A question about the proof that a homotopy equivalence induces an isomorphism

If $f:X \rightarrow Y$ is a homotopy equivalence with homotopy inverse $g$ and I want to prove that $f_*$ is an isomorphism then Hatcher (on page 37) uses the following:

$$\pi_1 (X, x_0) \xrightarrow{f_*} \pi_1 (Y, f(x_0)) \xrightarrow{g_*} \pi_1 (X, g(f(x_0))) \xrightarrow{f_*} \pi_1 (X, f(g(f(x_0))))$$

My question is: why is it useful or necessary to apply the functions several times? If I have $gf \simeq id_X$ then I know $(gf)_* = \beta_h$ (preceding lemma) where $\beta_h$ is an isomorphism so $f_*$ is injective. Doing the same for $fg \simeq id_Y$ yields $f_*$ is surjective, so I'm done.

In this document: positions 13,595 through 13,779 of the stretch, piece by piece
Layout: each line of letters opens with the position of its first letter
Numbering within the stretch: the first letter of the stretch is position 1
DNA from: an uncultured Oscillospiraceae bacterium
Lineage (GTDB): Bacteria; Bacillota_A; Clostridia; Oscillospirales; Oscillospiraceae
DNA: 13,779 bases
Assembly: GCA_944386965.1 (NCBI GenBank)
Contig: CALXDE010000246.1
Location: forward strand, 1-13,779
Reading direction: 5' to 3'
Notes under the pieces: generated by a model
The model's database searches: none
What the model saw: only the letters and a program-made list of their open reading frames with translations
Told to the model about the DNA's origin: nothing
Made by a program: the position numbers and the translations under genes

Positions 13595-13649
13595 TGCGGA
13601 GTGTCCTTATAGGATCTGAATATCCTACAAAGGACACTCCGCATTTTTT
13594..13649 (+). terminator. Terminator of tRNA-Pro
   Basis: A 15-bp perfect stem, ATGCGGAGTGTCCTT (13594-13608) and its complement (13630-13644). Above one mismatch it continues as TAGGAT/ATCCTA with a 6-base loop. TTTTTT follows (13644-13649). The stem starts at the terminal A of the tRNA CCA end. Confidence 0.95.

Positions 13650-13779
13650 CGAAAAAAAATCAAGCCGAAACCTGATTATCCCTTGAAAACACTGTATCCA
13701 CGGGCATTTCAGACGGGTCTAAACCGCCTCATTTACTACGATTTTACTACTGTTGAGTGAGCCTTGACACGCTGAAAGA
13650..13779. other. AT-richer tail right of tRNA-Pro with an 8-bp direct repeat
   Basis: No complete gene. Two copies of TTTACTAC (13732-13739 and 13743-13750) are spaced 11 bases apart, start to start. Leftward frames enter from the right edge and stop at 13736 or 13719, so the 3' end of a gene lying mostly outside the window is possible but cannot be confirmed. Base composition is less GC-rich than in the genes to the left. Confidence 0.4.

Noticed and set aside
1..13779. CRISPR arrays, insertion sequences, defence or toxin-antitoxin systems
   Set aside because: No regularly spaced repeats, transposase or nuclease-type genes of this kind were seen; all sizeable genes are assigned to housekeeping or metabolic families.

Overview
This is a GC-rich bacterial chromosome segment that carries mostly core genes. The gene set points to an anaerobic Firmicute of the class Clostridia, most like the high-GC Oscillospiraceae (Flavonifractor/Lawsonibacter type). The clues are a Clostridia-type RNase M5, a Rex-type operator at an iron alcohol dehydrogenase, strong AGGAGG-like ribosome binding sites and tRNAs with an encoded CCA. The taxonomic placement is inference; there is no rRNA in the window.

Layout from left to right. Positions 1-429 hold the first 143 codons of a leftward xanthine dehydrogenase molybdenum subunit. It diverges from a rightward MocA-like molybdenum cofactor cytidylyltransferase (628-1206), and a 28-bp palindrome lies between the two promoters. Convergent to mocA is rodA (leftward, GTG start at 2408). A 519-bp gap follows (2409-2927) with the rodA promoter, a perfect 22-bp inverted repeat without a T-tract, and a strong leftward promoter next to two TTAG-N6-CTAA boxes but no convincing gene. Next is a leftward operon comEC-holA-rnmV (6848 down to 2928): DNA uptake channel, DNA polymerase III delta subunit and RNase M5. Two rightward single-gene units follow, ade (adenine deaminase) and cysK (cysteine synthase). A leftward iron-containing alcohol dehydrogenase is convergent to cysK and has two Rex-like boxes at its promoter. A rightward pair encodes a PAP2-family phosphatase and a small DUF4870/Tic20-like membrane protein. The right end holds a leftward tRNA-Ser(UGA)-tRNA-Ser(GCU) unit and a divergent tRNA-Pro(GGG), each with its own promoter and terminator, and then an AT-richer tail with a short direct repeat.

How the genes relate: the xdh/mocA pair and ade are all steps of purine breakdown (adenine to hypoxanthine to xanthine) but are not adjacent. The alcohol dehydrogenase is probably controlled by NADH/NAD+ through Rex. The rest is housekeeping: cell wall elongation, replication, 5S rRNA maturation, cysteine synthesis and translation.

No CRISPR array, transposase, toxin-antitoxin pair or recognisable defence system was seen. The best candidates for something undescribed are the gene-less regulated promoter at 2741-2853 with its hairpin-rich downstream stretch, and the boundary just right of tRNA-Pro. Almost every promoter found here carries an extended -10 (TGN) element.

What am I missing? Thanks for your help!

-

1 Answer

You're missing nothing. And Hatcher is doing the same thing, but just draws both $(fg)_*$ and $(gf)_*$ on the same diagram.

-